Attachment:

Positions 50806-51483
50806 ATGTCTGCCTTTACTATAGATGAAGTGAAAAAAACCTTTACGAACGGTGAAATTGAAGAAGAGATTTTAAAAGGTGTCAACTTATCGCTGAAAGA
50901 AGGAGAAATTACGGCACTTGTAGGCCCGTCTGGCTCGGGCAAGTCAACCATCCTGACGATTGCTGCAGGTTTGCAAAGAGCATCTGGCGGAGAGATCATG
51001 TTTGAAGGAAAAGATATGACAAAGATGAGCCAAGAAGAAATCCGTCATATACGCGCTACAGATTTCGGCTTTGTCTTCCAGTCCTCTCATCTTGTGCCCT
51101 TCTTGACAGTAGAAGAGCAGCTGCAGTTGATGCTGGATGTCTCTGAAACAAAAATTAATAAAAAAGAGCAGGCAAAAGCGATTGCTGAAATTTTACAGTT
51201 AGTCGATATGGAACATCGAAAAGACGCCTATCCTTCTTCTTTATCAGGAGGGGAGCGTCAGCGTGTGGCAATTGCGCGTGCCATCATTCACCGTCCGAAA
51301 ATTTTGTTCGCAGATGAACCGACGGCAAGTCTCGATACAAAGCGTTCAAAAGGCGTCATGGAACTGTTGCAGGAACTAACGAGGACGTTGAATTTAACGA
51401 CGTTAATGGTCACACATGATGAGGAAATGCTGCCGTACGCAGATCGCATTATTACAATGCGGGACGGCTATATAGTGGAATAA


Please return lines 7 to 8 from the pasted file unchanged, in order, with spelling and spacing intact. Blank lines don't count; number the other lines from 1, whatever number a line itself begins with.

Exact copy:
51301 ATTTTGTTCGCAGATGAACCGACGGCAAGTCTCGATACAAAGCGTTCAAAAGGCGTCATGGAACTGTTGCAGGAACTAACGAGGACGTTGAATTTAACGA
51401 CGTTAATGGTCACACATGATGAGGAAATGCTGCCGTACGCAGATCGCATTATTACAATGCGGGACGGCTATATAGTGGAATAA